- Hardcover: 368 pages
- Publisher: Fig Tree (3 Nov. 2016)
- Language: English
- ISBN-10: 0241243483
- ISBN-13: 978-0241243480
- Product Dimensions: 16.2 x 3.3 x 24 cm
- Average Customer Review: 3.5 out of 5 stars See all reviews (4 customer reviews)
- Amazon Bestsellers Rank: 119,781 in Books (See Top 100 in Books)
The Wangs vs The World Hardcover – 3 Nov 2016
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[A] richly entertaining debut . . . smart and engaging (Guardian)
Sharply comic, The Wangs Vs the World is a hilarious take on the road trip novel (Stylist)
The Wangs vs. the World is one of the most thrilling, skilfully wrought novels I've read in ages . . .a rollicking rambunctious ride with a crew of unforgettable characters. (Emma Jane Unsworth, author of Animals)
A recession-era Little Miss Sunshine meets Arrested Development . . . a fun debut that offers something a little bit different. (Big Issue)
Fresh, energetic, and completely hilarious, The Wangs vs. the World is my favorite debut of the year. (Jami Attenberg, author of Saint Mazie and The Middlesteins)
A fresh Little Miss Sunshine. (Sloane Crosley in Vanity Fair)
A heartbreaking, hilarious, and honest American epic (J. Ryan Stradal, author of Kitchens of the Great Midwest)
From the Inside Flap
Meet the Wangs, the unforgettable immigrant family whose spectacular fall from glorious riches to (still name-brand) rags brings them together in a way money never could.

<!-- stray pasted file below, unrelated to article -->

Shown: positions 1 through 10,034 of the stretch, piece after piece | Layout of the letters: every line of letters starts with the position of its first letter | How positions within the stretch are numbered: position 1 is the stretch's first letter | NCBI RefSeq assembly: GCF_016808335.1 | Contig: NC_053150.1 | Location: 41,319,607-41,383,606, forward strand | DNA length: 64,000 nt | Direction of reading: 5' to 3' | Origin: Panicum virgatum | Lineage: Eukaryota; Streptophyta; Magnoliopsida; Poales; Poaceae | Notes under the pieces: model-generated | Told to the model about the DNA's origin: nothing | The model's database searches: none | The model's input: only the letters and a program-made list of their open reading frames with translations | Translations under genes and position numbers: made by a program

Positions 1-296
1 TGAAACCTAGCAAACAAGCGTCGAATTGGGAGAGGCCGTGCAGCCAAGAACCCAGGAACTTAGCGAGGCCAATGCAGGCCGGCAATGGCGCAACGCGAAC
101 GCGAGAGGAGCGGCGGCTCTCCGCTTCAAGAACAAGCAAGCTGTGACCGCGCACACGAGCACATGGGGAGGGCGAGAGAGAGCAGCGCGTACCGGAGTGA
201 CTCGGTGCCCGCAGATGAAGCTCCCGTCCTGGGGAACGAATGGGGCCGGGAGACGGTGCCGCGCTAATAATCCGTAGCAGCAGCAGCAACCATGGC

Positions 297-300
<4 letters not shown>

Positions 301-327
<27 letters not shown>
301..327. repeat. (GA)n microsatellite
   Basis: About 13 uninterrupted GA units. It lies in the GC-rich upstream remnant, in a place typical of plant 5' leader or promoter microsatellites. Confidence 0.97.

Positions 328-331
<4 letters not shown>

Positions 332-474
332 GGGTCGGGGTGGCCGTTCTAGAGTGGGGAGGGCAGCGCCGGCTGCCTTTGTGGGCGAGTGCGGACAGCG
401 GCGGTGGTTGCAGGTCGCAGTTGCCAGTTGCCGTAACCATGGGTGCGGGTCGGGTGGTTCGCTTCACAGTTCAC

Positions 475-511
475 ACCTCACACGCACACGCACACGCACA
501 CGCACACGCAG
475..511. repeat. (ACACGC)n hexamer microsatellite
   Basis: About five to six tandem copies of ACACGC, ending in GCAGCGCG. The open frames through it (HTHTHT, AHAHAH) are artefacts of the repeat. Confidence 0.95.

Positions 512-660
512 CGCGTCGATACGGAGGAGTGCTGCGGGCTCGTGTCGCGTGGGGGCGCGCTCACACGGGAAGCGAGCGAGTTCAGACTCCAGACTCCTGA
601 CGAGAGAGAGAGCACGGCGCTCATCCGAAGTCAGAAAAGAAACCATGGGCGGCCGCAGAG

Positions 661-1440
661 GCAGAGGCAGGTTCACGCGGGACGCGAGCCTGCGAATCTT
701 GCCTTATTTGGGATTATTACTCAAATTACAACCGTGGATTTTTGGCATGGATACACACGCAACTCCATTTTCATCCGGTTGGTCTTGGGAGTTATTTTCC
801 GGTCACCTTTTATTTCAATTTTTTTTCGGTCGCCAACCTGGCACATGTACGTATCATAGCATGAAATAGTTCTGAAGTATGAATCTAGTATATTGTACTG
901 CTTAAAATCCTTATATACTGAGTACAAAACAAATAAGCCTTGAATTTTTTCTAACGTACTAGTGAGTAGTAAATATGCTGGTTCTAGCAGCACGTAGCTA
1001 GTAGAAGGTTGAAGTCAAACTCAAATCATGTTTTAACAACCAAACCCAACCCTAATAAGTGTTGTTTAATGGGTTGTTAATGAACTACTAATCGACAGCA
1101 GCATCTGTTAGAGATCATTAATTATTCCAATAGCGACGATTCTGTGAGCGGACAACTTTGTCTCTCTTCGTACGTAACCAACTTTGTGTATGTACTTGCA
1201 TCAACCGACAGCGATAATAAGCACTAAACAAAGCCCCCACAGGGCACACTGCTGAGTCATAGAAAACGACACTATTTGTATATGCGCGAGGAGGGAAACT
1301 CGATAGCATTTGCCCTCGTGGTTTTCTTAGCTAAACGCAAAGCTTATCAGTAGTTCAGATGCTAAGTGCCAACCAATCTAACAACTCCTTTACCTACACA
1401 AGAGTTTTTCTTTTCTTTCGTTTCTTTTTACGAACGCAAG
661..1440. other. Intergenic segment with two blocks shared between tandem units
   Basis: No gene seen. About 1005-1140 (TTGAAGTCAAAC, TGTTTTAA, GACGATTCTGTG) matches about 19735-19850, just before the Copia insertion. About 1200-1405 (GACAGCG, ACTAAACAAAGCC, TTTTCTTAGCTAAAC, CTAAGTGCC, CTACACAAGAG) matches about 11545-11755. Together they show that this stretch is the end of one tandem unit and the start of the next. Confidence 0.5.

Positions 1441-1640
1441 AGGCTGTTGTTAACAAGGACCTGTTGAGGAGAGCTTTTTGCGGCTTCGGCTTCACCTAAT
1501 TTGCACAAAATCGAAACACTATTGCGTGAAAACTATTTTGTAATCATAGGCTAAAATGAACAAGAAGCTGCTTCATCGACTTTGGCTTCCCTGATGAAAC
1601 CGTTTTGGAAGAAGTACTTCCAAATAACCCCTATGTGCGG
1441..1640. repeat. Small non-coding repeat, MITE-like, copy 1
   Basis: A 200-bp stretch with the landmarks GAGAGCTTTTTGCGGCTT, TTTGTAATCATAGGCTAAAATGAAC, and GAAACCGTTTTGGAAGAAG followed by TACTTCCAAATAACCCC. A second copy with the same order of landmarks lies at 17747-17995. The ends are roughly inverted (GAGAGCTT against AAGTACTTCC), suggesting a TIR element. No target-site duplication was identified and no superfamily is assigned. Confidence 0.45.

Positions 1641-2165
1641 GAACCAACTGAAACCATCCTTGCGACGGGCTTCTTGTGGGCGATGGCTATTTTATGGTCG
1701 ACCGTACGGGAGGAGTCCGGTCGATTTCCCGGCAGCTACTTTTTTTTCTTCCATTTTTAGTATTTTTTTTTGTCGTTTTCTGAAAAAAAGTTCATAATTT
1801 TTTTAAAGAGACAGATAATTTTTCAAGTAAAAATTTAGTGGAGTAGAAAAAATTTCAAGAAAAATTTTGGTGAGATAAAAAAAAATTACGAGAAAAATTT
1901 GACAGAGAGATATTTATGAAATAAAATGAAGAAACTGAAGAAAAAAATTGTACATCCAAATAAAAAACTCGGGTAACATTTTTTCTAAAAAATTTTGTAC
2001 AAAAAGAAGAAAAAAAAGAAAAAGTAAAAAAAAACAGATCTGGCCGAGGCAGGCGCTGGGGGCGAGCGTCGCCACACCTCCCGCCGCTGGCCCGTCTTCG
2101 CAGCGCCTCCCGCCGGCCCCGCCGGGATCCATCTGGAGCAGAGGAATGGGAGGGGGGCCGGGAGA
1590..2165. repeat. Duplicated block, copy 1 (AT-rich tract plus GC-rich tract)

Charles Wang is mad at America. A brash, bighearted immigrant businessman who built a cosmetics empire and made a fortune, he s just been ruined by the financial crisis. Now all Charles wants is to get his kids safely stowed away so he can go to China and attempt to reclaim his family s ancestral lands and his pride.
Charles pulls Andrew, his aspiring-comedian son, and Grace, his style-obsessed daughter, out of schools he can no longer afford. Together with their stepmother, Barbra, they embark on a cross-country road trip from their foreclosed Bel-Air home to the upstate New York hideout of the eldest daughter, disgraced art-world it-girl Saina. But with his son waylaid by a temptress in New Orleans, his wife ready to defect for a set of 1,000-thread-count sheets, and an epic smashup in North Carolina, Charles may have to choose between the Old World and the New, between keeping his family intact and finally fulfilling his dream of starting anew in China." --This text refers to an out of print or unavailable edition of this title.
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Top Customer Reviews
But this is not the modern classic by Jonathan Franzen, The Corrections, it is the much-hyped debut novel from Jade Chang. And instead of a traditional Midwest family suffering through a modern America they no longer feel at home in, the Wangs are are an immigrant family who have made their home in LA.
Charles Wang, himself the child of Chinese immigrants, moved from Taiwan to the States as a young man to build a fantastically successful cosmetics company, before making a series of bad choices ending in bankruptcy. His eldest daughter, Saina, made her own mistakes of judgement that led her from being a successful modern artist and New York It Girl to hiding out in the Catskills. Andrew is a charming, but deluded, aspiring stand-up comedian, while youngest child Grace is a style-blogging 16 yr-old pulled out of boarding school when bankruptcy hits.
The novel tells the story of a road trip, conceived by Charles when his company fails, to collect Andrew and Grace from their schools and deliver them to Saina’s house - to him the reunion is an end in itself.Read more ›